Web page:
Patients with atrial fibrillation undergoing vitamin K antagonist monotherapy have a lower risk for first-time MI and stroke than those undergoing acetylsalicylic acid monotherapy, according to findings published in the Journal of the American College of Cardiology.
Additionally, the study showed that acetylsalicylic acid monotherapy and vitamin K antagonist combination therapy was not associated with a lower risk for MI but was linked to increased bleeding risk.
“For the prevention of CAD, acetylsalicylic acid therapy is standard of care, but in patients with AF, anticoagulation with vitamin K antagonists has been shown to be more beneficial than [acetylsalicylic acid] in preventing ischemic stroke,” Christina J.Y. Lee, MD, from the department of health science and technology at Aalborg University and the department of clinical epidemiology and cardiology, Aalborg University Hospital in Aalborg, Denmark, and colleagues wrote. “Most of the previous studies of MI risk in patients with AF have investigated the risk of recurrent MI, whereas data for the effectiveness of [acetylsalicylic acid] and [vitamin K antagonists] in primary prevention of MI is lacking.”
Researchers conducted a nationwide study with 71,959 patients to estimate the risk for stroke and bleeding according to antithrombotic treatment in patients with AF who experienced first-time MI.
Danish nationwide administrative registries were used to identify patients with first-time AF who were diagnosed between 1997 and 2012 who had no history of CAD.
Patients were put into time-varying exposure cohorts based on antithrombotic treatment, and outcomes for RR were estimated by Poisson regression models.
Fifty-two percent (n = 37,539) of patients were treated with vitamin K antagonist monotherapy, 35% (n = 25,458) with acetylsalicylic acid monotherapy and 13% (n = 8,962) with dual therapy at baseline.
During the study period, first-time MI occurred in 3% of patients (n = 2,275).
The associated risk for MI was significantly higher for acetylsalicylic acid (incidence rate ratio [IRR] = 1.54; 95% CI, 1.4-1.68) and dual therapy (IRR = 1.22; 95% CI, 1.06-1.4) compared with the vitamin K antagonist-treated cohort.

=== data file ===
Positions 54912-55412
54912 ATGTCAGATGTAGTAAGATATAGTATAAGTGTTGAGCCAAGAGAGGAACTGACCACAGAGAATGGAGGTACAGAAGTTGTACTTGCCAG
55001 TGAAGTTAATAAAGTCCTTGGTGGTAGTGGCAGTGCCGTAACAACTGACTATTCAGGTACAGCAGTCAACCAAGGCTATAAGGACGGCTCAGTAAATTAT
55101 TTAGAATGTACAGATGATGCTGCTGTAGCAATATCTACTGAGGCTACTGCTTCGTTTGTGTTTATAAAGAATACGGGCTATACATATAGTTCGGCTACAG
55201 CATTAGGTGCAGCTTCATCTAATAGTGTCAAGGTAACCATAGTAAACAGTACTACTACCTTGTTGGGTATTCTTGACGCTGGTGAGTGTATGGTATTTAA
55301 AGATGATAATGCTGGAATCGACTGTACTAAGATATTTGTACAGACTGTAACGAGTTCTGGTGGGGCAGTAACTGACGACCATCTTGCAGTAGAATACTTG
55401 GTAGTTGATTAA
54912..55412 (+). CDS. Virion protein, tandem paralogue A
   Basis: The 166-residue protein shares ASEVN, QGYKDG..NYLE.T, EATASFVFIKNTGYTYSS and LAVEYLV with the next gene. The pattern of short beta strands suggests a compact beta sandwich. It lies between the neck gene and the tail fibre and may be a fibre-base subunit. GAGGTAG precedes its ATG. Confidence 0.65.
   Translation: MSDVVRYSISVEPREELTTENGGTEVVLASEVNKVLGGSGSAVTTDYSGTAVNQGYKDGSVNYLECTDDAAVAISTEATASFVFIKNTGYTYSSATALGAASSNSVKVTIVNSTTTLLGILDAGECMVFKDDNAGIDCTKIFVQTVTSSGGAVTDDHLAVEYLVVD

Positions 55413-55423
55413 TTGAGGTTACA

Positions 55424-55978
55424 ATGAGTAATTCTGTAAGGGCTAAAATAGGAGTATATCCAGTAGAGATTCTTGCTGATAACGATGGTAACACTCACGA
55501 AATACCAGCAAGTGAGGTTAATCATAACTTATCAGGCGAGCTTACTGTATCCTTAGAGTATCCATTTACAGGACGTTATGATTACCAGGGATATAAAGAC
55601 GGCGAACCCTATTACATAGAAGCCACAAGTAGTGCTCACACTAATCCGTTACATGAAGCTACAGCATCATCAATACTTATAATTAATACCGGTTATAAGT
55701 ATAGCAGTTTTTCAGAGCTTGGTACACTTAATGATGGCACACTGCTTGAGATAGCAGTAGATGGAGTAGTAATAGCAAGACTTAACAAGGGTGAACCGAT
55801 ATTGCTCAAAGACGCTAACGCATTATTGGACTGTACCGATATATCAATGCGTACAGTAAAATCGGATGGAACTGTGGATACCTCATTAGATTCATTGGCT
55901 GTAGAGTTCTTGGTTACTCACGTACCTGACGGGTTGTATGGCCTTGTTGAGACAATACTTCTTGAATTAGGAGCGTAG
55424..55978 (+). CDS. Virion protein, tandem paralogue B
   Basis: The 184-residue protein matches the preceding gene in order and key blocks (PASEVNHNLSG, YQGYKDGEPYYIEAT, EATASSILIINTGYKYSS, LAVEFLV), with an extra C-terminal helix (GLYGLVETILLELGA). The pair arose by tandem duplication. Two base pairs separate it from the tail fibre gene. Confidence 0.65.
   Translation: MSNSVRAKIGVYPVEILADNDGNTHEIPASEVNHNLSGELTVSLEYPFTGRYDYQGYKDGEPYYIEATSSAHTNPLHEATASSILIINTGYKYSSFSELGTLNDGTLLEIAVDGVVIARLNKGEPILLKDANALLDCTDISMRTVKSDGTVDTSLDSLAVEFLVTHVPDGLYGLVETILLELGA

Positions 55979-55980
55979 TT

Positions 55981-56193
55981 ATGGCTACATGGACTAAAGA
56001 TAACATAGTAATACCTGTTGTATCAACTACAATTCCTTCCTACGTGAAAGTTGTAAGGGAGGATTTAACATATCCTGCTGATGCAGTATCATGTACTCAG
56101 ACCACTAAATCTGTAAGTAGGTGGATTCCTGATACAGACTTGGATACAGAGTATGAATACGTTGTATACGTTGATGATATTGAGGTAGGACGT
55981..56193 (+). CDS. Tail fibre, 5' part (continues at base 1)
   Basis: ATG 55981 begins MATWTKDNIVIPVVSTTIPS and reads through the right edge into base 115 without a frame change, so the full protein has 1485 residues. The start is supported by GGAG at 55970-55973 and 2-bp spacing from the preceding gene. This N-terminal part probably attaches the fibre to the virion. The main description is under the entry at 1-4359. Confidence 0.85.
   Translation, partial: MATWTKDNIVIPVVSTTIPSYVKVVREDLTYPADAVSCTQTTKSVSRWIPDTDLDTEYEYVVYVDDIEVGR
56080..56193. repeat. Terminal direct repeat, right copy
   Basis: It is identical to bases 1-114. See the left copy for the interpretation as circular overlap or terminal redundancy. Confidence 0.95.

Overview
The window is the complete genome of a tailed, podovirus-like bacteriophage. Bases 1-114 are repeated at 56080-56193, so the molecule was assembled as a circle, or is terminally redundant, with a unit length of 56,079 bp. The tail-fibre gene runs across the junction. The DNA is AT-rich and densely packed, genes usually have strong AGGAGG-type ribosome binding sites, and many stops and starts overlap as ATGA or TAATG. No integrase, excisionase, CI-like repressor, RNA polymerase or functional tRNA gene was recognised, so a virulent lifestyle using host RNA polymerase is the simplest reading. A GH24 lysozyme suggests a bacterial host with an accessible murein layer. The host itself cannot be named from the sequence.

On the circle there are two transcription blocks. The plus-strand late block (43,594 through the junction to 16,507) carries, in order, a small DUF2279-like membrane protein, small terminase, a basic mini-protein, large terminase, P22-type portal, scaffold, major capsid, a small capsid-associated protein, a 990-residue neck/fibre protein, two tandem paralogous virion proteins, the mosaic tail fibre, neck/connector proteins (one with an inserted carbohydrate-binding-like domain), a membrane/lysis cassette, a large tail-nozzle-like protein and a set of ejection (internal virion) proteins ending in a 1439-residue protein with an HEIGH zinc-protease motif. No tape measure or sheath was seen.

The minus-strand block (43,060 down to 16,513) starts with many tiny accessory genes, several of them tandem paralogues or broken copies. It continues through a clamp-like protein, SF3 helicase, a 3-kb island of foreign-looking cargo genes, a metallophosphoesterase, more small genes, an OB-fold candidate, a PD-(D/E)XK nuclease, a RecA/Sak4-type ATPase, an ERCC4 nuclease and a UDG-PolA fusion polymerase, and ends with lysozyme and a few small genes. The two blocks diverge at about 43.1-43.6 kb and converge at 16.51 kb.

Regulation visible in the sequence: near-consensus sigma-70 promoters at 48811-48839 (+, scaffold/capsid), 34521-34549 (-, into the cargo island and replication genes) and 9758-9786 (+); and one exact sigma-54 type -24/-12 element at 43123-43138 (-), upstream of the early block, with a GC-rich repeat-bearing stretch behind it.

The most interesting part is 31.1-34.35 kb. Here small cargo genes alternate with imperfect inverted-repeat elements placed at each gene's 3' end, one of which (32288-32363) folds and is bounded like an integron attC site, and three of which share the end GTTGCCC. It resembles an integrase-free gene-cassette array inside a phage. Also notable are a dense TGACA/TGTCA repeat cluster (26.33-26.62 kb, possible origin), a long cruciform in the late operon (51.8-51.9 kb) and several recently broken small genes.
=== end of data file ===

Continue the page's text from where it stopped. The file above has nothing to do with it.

There was a significantly increased risk for bleeding for patients undergoing dual therapy (IRR = 1.93; 95% CI, 1.81-2.07).
Compared with the vitamin K antagonist therapy group, there was a significantly higher risk for stroke in the acetylsalicylic acid group (IRR = 2; 95% CI, 1.88-2.12) and the dual therapy group (IRR = 1.3; 95% CI, 1.18-1.43).
In a related editorial, Jonathan L. Halperin, MD, from the Cardiovascular Institute at the Icahn School of Medicine at Mount Sinai, wrote that the results of the study should prompt clinicians to rethink the approach to antithrombotic therapy for patients with AF; however, further study is needed to answer important questions.
“The work of Lee et al adds important information that can be applied clinically in managing the risk of both stroke and MI in patients with AF, and should reduce the tendency to add aspirin to an anticoagulant for those without known coronary disease and perhaps even for those with stable ischemic heart disease,” Halpern wrote. “Important questions remain about optimal antithrombotic strategies for patients in more acute situations, such as those who have recently sustained MI or undergone revascularization, and ongoing trials are likely to shed more light on these as well.” – by Dave Quaile
: The study was supported by Bristol-Myers Squibb and Pfizer. Halperin and Lee report no relevant financial disclosures. See the study for all other researchers’ relevant financial disclosures.